Perhaps this seems like an overstatement, but desktop publishing was invented on the Mac. It would have been hard to find people more rabidly pro-Mac than people who were basically keeping pre-Jobs Apple afloat. So when a revitalized Apple needed all the help it could get, telling Mac designers to switch to Windows was all the excuse these creatives needed to think that the grass was actually greener on the InDesign side. Simply put, this was a crucial nudge for many.
Read the whole thing.
24 Oct 2013
CNN Money describes the problems and quotes technicians about what it will take to fix it.
Experts say the major problems with the Obamacare website can’t reasonably be solved before the end of 2013, and the best fix would be to start over from scratch.
After assessing the website, Dave Kennedy, the CEO of information-security company Trusted Sec, estimates that about 20% of Healthcare.gov needs to be rewritten. With a whopping 500 million lines of code, according to a recent New York Times report, Kennedy believes fixing the site would probably take six months to a year.
But would-be Obamacare enrollees only have until Dec. 15 to sign up for coverage starting at the beginning of 2014. Nish Bhalla, CEO of information-security firm Security Compass, said it “does not sound realistic at all” that Healthcare.gov will be fully operational before that point.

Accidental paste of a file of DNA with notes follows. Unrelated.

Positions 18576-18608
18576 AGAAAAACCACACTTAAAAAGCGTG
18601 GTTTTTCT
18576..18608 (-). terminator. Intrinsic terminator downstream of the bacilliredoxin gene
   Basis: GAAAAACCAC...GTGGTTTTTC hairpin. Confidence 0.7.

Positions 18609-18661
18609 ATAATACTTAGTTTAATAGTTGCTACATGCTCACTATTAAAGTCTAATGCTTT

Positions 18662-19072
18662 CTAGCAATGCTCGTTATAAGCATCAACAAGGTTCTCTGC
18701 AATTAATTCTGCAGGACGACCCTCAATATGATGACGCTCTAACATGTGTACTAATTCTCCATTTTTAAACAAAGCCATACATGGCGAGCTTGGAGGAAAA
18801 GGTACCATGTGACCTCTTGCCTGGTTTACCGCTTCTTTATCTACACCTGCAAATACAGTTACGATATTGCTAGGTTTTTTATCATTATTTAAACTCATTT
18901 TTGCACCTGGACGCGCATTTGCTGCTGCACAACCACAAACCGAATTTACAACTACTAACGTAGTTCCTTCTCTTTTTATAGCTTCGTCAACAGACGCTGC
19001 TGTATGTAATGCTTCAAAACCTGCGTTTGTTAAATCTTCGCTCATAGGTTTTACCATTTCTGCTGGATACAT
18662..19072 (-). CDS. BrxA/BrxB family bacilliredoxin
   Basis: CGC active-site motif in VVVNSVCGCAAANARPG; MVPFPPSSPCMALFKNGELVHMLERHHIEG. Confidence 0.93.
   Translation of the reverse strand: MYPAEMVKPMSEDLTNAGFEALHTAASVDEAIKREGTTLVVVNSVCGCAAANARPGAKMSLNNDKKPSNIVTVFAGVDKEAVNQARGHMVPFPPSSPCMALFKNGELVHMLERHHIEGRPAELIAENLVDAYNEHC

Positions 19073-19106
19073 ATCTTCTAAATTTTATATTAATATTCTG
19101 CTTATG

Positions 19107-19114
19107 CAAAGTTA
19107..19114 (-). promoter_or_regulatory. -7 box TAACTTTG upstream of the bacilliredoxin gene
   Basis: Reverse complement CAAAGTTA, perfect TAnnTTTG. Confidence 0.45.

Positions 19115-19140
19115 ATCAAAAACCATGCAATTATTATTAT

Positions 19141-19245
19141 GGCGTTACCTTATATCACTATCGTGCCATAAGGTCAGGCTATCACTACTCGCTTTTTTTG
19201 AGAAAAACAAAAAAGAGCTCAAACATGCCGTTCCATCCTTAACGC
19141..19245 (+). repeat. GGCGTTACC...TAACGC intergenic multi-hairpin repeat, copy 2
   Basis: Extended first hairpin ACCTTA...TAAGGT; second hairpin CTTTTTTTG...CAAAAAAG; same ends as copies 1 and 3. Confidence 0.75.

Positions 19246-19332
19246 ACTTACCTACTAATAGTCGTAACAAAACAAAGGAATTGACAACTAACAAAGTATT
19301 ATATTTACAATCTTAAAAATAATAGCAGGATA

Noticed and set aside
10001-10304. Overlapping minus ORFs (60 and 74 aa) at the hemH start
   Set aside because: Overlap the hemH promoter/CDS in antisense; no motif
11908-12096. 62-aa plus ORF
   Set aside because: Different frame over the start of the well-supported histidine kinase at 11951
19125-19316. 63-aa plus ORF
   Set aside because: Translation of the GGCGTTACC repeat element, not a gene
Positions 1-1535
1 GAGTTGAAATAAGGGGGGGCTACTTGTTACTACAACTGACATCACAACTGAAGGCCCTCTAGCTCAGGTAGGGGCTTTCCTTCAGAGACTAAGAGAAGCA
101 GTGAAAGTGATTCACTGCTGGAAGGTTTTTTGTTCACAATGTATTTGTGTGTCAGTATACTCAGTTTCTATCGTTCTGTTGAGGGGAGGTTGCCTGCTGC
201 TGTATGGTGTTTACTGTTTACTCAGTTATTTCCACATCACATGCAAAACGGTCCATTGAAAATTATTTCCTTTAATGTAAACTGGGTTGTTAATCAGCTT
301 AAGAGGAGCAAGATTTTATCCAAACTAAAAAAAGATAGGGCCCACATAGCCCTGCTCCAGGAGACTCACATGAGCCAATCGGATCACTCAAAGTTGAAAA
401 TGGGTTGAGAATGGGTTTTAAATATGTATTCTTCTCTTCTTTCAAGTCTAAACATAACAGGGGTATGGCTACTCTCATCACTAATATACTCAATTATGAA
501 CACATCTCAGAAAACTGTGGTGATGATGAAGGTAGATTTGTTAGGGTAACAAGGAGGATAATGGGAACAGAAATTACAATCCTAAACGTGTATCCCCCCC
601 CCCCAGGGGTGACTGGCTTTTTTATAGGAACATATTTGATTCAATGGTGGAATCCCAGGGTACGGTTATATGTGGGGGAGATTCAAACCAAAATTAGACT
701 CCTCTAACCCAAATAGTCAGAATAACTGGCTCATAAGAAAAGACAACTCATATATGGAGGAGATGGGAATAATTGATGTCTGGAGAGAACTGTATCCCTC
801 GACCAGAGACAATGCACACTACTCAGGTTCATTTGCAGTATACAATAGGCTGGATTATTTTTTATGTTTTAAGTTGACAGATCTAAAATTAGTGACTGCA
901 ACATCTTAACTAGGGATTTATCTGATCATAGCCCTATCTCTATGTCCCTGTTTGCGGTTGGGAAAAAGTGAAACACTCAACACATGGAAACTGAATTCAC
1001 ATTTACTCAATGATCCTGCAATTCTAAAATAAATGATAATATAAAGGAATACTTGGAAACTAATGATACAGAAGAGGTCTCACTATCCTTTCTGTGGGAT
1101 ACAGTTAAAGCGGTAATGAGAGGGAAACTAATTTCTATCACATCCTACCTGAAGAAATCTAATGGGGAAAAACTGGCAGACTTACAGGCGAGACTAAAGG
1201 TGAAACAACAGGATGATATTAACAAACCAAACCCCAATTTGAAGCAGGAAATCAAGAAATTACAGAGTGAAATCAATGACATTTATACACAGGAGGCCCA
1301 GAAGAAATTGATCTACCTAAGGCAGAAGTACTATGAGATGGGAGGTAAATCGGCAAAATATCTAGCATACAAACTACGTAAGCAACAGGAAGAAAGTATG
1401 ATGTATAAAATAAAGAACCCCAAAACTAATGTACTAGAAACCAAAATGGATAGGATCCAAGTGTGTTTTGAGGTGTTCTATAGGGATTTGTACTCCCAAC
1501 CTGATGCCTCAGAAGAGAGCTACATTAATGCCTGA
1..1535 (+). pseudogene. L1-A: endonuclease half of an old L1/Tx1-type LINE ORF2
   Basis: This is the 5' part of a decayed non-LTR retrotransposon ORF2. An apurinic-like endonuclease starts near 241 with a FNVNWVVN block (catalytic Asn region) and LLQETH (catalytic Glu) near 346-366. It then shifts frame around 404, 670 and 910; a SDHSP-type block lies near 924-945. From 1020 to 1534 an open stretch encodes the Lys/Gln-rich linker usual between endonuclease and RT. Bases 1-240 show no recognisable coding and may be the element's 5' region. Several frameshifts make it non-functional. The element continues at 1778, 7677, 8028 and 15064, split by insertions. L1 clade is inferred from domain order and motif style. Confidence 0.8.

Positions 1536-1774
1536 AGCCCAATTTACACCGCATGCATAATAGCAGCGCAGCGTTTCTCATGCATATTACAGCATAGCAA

“We don’t even know where all of the problems lie, so how can we solve them?” Bhalla said. “It’s like a drive-by shooting: You’re going fast and you might hit it, you might miss it. But you can’t fix what you can’t identify.”
Several computer engineers said it would likely be easier to rebuild Healthcare.gov than to fix the issues in the current system. But it’s unlikely that the government would toss out more than $300 million worth of work.
The sheer size of Healthcare.gov is indicative of a major rush job. Rolling the site out too quickly likely increased the number of errors, and that makes the fixes more difficult to implement.
“Projects that are done rapidly usually have a lot of [repetitive] code,” said Arron Kallenberg, a software engineer and tech entrepreneur. “So when you have a problem, instead of debugging something in a single location, you’re tracking it down all through the code base.”
To put 500 million lines of code into perspective, it took just 500,000 lines of code to send the Curiosity rover to Mars. Microsoft’s (MSFT, Fortune 500) Windows 8 operating system reportedly has about 80 million lines of code. And an online banking system might feature between 75 million and 100 million lines. A “more normal range” for a project like Healthcare.gov is about 25 million to 50 million lines of code, Kennedy said.
“The [500 million lines of code] says right off the bat that something is egregiously wrong,” said Kennedy. “I jumped back when I read that figure. It’s just so excessive.” …
..The New York Times report said five million lines of code need to be replaced just so the site can run properly.